Theresa compared meditation practice to going to the gym. Meditation is a space where you can exercise your mind. The more you consistently practice pulling your mind back out of thought, to focusing on a certain object – like your breath, your heart space, a crystal or a sound – the more you can train your mind to be able to focus, and the more you can direct your energy and attention to thoughts that serve you as you go about your daily life. The more effort we put into our meditation practice, the more we can let go of any negative thought patterns, making space for new energy to flow.

Theresa described two layers of meditation. The first where you can focus your awareness on your breathing, and the importance of deep breathing to stimulate the vagus nerve. The second, a more contemplative form of meditation, is a deep state in which your awareness moves to your energetic body, your aura, and you become less aware of your physical body. In the West, we often force our awareness and attention to our breath, and Theresa stressed the importance of only lightly placing your awareness on it – suggesting we imagine our awareness as a butterfly, landing lightly on each breath. Every time our thoughts, like a river, manage to sweep us away downstream, it’s important to notice this and gently bring our awareness back to the breath, to gently climb out of the river and stand back on the bank, silently observing the stream of thoughts rushing past. In this way we become the Silent Watcher, or Silent Observer.

The 10 Aquarian Axioms

After a short break - a cup of Earl Grey, some sugary shortbread snacks (just to make sure my feet were definitely back down on Earth after this mornings’ meditation) and a chance to connect with some more wonderful and interesting members - I was back in the main room for the workshop called ‘The Jewel in the Lotus’ by the lovely Wayne Gatfield. After a couple of spiritual jokes from Wayne, prompting some giggles from the group as whilst we waited for everyone to join, we explored the meaning of the first three of the 10 Aquarian Axioms as we sat in circle.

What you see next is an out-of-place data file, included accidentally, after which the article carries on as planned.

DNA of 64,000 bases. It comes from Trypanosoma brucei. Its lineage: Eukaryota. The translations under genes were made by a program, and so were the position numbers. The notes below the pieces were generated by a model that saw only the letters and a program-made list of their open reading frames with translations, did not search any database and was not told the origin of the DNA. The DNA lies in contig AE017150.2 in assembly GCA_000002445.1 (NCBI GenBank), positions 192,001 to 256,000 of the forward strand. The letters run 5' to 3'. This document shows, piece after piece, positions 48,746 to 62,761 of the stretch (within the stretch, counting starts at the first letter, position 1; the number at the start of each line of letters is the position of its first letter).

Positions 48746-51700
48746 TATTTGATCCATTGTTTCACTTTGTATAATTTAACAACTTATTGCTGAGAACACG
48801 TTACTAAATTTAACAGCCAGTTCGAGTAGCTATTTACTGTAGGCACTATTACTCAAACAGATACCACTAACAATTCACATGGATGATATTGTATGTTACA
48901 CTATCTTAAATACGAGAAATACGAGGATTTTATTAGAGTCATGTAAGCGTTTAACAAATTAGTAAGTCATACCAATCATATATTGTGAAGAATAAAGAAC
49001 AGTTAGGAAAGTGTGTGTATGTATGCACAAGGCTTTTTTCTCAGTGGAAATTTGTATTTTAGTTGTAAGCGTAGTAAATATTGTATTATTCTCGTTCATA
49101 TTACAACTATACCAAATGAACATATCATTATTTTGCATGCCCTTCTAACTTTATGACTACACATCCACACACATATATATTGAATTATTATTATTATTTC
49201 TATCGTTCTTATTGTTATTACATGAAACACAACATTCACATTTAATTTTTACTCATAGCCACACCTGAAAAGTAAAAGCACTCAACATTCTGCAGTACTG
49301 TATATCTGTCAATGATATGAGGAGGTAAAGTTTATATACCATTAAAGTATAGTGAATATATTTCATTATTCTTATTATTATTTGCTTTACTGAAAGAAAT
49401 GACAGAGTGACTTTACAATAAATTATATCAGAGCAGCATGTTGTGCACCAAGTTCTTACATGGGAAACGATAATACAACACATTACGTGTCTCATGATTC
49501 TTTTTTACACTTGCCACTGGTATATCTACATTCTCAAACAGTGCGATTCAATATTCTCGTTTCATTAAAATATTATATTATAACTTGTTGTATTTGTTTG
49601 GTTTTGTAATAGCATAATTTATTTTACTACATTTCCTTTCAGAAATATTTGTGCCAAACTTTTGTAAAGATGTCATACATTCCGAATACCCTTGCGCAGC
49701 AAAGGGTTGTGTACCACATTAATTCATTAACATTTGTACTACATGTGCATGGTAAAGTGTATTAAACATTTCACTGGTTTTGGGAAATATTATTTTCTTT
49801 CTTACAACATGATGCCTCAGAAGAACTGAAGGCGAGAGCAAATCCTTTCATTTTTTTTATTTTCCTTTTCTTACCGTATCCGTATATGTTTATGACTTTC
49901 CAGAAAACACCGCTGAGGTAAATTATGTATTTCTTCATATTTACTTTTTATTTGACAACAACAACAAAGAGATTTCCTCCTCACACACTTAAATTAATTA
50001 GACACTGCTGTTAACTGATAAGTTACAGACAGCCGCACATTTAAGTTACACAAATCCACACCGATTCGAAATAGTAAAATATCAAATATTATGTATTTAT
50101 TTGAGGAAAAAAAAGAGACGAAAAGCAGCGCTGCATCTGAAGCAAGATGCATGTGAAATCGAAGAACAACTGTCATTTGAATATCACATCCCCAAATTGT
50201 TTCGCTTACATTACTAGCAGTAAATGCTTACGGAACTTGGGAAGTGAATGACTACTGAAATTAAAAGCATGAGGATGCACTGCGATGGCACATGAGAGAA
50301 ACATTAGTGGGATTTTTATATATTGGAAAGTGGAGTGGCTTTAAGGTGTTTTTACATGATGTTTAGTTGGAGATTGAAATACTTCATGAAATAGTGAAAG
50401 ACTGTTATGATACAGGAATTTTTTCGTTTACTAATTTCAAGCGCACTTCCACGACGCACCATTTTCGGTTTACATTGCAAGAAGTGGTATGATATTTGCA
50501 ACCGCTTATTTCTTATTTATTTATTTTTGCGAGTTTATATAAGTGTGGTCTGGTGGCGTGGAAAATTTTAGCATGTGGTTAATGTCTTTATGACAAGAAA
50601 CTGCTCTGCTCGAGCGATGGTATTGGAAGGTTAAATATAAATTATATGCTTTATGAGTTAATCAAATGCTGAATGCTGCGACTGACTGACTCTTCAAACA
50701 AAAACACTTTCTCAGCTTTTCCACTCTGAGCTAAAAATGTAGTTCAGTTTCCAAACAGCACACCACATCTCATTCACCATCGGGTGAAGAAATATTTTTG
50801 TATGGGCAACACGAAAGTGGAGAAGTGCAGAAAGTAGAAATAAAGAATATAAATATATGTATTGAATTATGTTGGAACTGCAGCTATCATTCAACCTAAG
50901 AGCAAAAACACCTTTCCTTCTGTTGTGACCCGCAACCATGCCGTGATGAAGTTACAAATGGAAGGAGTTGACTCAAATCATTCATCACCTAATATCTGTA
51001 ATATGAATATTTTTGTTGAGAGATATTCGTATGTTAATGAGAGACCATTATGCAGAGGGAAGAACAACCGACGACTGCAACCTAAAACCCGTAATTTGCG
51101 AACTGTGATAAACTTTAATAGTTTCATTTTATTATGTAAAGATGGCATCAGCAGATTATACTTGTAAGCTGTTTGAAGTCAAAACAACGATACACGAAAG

1. Life is built up by the sacrifice of the individual to the whole. Each cell in the living body must sacrifice itself to the perfection of the whole; when it is otherwise, disease and death enforce the lesson.
  2. Harmony is the law of life, discord its shadow; whence springs suffering, the teacher, the awakener of consciousness.
  3. To obtain the knowledge of Self is a greater achievement than to command the elements or to know the future.
  4. Self-knowledge is unattainable by what men usually call 'self-analysis'. It is not reached by reasoning or any brain powers.
  5. Real Self-knowledge is the awakening to consciousness of the divine nature of man.
  6. Will creates intelligently; Desire blindly and unconsciously.
  7. When desire is for the purely abstract - when it has lost all trace or tinge of 'self' - then it has become pure.
  8. Spirituality is not what we understand by the words 'virtue' and 'goodness'. It is the power of perceiving formless, spiritual essences.
  9. The discovery and right use of the true essence of Being this is the whole secret of life.
  10. You cannot build a Temple of Truth by hammering dead stones. Its foundations must precipitate themselves like crystals from the solution of Life.

I absolutely loved this workshop. I was moved by the wisdom each member shared with the group and touched by the kindness and compassion in their words. We acknowledged the difficulty of the path, of living a Theosophically led life, the challenges we all experience as humans in the face of our own suffering and the suffering of others, and how arduous it can be to remain composed in the face of the lower personality and shadow.  The take home message if you will from this beautiful circle, was that although suffering is a natural part of the human experience, we have permission to show ourselves compassion, kindness and patience; and to remember that everyone is on their own unique journey and each one of us is exactly where we need to be at this time in our lives.

Creating Connections